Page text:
10 Steps to Improve Your Poker Game

After two and a half years of intense hours at the table (anywhere from 20 to 100 hours a week spent playing poker), I have figured a few things out. I am not an expert at poker, by any means, but I would believe my own results have shown I am a very advanced full-time player.

Coupled with the hours I have spent with Brett Jungblut on poker since the beginning of the year is more up your street?

(watching him and him watching me, etc.), I can say that there are a few things that I have mastered. For instance, it took me a good few thousand hours at the table before I finally figured out position and what it really means. I don't think there's ever a question at the table now in my mind about what hands I should be playing from certain positions. It is all instinctual now.

So, I decided I could make a list of ten simple rules for the aspiring player to read. I figure they are the ten cardinal rules I have learned to live by at the table.

1. Table image is everything. You should always be considering exactly what everyone is thinking of you and what you think they are thinking you are thinking of them, etc. You have to be constantly reevaluating where you stand in everyone's mind. If you think the guy to your left thinks you are a loose cannon, then don't go stealing his big blind. Rather, do it enough times early enough that he knows you're aggressive, then show him the nuts the 3rd time you raise. Always be thinking one step ahead of everyone else.

2. Bankroll management is the key to survival. This is especially important for those of you playing for a living. There are too many professional players that are extraordinary poker minds who can't balance a checkbook, let alone prevent their roll from disappearing. You must always be willing to lower your level if you're not winning. If you're a cash game player who is playing $5-10 holdem with 300 big bets (a $3,000 roll, the bare minimum for $5-10), and you go on a bad streak and are down to $2,000 after a few weeks, then drop back down to $3-6 or $4-8. Not only will you build your confidence back up (another important thing to consider), you're bankroll will grown even fatter.

3. Avoiding tilting is exceedingly important. Anytime you suffer a rash of bad beats and the likes, take some time off. However long it takes you to get over it (as for myself, I can get over it in a split second, but that's because I've seen so many beats it doesn't phase me) is fine, just don't come back before you are truly over it. During a tournament, this isn't easily achievable. But anytime your confidence is lacking at all, don't hesitate lowering your stakes, taking time off, or taking a break from poker for a short while if need be. There is nothing worse than losing aces back-to-back and then losing your whole stack.

5. Quit calling with marginal hands. In no-limit, if your opponent raises under-the-gun and you're on the button, strongly consider folding even something as strong as AQs. It all depends on the player, but generally speaking, anyone who raises in first position will have AQ and worse beat. If you're in early position and you have AJs, fold. Don't get tied to hands out of position you can't play very well. AJs is very tough to play in a full ring game, and being in the worst position of all makes it ten times tougher. Get away from hands when you aren't in late position that you don't need to be playing!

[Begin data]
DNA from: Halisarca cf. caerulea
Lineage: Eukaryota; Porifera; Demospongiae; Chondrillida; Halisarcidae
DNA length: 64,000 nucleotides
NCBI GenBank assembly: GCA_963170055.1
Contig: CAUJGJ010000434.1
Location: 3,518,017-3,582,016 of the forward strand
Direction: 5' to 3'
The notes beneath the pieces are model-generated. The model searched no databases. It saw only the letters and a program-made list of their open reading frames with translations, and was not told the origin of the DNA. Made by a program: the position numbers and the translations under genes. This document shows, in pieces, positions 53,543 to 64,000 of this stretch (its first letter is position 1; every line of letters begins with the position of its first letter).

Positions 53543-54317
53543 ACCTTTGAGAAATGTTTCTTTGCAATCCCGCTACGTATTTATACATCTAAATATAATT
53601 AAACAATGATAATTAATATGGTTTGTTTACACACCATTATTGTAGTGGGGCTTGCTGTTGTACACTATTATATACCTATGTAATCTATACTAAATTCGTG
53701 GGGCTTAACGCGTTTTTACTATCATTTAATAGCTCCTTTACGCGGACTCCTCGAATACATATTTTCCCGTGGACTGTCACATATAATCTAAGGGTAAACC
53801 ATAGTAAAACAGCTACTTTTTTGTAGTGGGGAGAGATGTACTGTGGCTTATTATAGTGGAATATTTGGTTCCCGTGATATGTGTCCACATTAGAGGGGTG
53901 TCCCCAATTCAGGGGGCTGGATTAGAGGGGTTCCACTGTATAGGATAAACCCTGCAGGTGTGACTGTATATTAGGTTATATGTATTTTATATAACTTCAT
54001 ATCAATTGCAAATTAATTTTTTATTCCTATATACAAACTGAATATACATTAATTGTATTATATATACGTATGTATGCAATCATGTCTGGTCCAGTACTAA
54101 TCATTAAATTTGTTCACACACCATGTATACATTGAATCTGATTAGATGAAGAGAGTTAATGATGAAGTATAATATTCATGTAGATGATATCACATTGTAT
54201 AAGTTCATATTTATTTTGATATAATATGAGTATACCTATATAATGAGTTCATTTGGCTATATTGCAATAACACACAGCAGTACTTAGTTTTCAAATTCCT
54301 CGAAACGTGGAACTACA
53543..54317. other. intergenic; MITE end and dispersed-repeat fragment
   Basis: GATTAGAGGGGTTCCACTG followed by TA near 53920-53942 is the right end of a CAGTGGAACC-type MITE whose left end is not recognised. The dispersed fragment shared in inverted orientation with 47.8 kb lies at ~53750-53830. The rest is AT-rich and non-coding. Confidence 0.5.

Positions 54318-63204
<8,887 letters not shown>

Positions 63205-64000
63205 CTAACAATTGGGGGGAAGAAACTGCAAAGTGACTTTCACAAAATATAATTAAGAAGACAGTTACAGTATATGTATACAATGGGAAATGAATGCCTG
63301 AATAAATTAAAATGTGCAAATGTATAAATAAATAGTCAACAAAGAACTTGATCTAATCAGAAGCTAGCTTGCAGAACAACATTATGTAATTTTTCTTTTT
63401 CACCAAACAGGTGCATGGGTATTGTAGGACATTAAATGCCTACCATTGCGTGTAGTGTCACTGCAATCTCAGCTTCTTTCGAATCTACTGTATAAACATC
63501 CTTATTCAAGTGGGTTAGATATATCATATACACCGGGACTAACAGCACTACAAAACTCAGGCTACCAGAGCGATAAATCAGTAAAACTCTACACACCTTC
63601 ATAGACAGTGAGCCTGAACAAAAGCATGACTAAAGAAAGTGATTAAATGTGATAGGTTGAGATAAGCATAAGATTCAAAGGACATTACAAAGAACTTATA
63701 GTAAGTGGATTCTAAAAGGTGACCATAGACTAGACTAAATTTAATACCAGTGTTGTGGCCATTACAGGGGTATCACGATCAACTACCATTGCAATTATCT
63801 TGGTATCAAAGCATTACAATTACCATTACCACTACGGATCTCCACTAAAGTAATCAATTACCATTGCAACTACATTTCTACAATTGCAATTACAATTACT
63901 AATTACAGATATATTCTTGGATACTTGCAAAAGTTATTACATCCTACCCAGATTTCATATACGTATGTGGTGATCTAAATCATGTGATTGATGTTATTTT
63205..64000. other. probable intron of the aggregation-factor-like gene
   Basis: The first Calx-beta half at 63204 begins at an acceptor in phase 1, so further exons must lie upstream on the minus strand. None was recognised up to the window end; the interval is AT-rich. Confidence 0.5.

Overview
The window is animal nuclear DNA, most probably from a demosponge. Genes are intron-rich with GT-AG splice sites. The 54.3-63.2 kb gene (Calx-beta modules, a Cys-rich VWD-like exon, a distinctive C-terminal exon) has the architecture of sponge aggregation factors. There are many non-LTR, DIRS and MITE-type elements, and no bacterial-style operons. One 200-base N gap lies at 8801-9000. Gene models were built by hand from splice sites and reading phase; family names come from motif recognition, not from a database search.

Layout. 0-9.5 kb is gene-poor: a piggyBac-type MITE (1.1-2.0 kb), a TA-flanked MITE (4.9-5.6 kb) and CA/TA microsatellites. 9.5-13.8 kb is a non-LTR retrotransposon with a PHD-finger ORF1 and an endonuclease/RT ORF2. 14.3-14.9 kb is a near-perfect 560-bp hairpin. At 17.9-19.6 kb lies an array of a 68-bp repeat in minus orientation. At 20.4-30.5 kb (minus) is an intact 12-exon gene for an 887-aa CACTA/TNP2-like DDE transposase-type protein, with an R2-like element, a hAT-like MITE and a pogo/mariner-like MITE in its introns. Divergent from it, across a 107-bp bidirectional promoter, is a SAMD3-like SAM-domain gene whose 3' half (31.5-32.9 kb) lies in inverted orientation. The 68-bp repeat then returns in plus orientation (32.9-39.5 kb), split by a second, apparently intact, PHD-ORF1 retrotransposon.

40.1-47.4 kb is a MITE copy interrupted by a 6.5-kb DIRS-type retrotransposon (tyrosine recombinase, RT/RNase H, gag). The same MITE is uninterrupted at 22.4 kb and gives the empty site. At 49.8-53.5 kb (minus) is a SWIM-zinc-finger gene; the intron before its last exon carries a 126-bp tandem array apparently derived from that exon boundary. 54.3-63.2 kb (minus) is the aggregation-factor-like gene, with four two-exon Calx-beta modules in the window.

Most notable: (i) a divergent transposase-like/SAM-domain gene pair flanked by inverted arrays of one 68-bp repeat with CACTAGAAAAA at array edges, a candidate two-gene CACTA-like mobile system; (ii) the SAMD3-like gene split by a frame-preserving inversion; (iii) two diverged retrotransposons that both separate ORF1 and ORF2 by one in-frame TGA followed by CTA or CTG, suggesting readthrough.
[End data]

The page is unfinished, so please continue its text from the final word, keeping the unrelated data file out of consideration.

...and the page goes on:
6. Start opening up with marginal hands. Yes, I said that! You can start opening in marginal situations more often when you become a better player. When it folds to you in the cutoff or the button, in no-limit tournaments you can open your game up and start raising with a lot of hands. In other games this translates as well. Say in seven card stud, you have split 10's with maybe a face card or two between you and the bring-in. If you suspect the three remaining players will fold all but premium pairs here, there's no reason not to raise. Cautious players might limp, but there's no reason to. If you get re-raised, if you play good poker, you can get away from the hand. In limit holdem, this means you can open on the button against tight blinds with almost any two cards. Tight players will not given action in LHE without premium hands out of position.

7. Study as much as you can on your way up the ranks. If you're a novice tournament player, I recommend reading Sklansky's Tournament Poker For Advanced Players. It also wouldn't hurt to watch every poker tournament broadcast on TV. I have watched about 90% of the material broadcast in the past two years, and have a pretty decent history of players in my mind. It will help when I have to face them at the table later. As for others, you can learn a lot by the play of these players. Don't necessarily watch the hands they do play, because a professional will play any two cards if the circumstances are right. Rather, the best thing to watch is the hands they don't play! Watch as players routinely fold hands you go broke with?